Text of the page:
The first to succumb are the brain centers in the frontal lobes of the cerebrum, which control the latest-developed and most-refined human attributes. These are: modesty, caution, reserve, reverence, altruism. Then follow in the order given: memory, reason, logic, intelligence, will power, self-control, the control of muscular coordination and equilibrium and finally consciousness and the vital activities of heart action and respiration.

When the conscious activities of the soul have been put to sleep, the paralysis extends to the subconscious activities of life or vital force. Respiration and heart action become weak and labored, and may finally cease entirely.

In order to verify this, let us study the effects of alcohol, the best-known and most-used of stimulants. Many people believe that alcohol increases not only physical strength, but mental energy also. Regular medical science considers it a valuable tonic in all cases of physical and mental depression. It is often administered in surgical operations and in accidents with the idea of prolonging life. I have frequently found the whisky or brandy bottle at the bedside of infants and on it the directions of the attending physician.

Watch the effect of this tonic on a group of convivial spirits at a banquet. Full honor is done to the art of the chef, and the wine flows freely. The flow of animal spirits increases proportionately; conviviality, wit and humor rise by leaps and bounds. But the apparent joy and happiness are in reality nothing but the play of the lower animal impulses, unrestrained by the higher powers of mind and soul.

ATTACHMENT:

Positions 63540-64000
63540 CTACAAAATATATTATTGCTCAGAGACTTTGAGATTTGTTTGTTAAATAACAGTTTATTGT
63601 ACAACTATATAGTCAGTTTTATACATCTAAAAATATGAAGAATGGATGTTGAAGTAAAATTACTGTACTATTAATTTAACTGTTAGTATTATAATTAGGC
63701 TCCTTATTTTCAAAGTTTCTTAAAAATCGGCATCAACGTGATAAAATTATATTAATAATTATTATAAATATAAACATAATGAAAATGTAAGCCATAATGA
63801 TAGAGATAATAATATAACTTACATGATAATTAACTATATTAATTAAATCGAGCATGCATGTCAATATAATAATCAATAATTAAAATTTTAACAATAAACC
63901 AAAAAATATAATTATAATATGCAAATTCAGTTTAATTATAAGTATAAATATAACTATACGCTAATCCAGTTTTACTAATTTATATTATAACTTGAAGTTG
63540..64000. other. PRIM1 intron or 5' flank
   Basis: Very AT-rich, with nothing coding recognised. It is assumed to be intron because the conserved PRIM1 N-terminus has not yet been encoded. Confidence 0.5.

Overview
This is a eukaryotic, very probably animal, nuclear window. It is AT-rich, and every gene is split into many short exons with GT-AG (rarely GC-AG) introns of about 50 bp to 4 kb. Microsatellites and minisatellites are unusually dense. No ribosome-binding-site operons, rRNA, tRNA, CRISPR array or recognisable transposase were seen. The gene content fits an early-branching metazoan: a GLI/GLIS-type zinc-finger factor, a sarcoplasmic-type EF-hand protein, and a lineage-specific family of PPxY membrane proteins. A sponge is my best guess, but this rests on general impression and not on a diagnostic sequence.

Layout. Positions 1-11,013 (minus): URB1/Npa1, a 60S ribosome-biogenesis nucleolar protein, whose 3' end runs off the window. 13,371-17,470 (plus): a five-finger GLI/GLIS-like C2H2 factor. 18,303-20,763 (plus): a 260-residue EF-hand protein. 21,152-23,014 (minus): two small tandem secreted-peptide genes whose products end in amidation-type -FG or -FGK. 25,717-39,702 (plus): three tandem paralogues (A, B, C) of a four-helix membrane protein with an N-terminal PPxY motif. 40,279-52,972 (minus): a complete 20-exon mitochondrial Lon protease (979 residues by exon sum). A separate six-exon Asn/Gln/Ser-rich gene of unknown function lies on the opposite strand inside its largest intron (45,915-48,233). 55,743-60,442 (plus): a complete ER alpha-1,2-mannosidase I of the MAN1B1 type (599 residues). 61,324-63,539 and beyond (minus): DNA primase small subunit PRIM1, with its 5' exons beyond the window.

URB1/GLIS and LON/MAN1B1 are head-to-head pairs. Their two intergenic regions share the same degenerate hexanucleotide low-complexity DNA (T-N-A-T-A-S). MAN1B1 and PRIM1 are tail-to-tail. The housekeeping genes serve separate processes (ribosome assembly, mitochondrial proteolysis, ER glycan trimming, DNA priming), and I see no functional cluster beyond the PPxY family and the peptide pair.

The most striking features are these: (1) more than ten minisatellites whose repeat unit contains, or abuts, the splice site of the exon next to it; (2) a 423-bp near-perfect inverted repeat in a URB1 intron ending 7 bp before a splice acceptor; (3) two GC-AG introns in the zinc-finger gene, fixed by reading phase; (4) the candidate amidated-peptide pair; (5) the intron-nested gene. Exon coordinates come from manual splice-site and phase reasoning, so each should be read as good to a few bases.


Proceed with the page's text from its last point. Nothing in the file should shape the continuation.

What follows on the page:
The words of the afterdinner speaker who, when sober, is a sedate and earnest gentleman, flow with unusual ease. The close and unprejudiced observer notices, however, that what the speaker has gained in eloquence, loquacity and exuberance of style and expres-sion, he has lost in logic, clearness and good sense.

As King Alcohol tightens his grasp on the merry company, the toasters and speakers lose more and more their control over speech and actions. What was at first mischievous abandon and merry jest, gradually degenerates into loquaciousness, coarseness and querulous brawls. Here and there one of the maudlin crowd drops off in the stupor of drunkenness.

If the liquor is strong enough and if the debauch is continued long enough, it may end in complete paralysis of the vital functions or in death.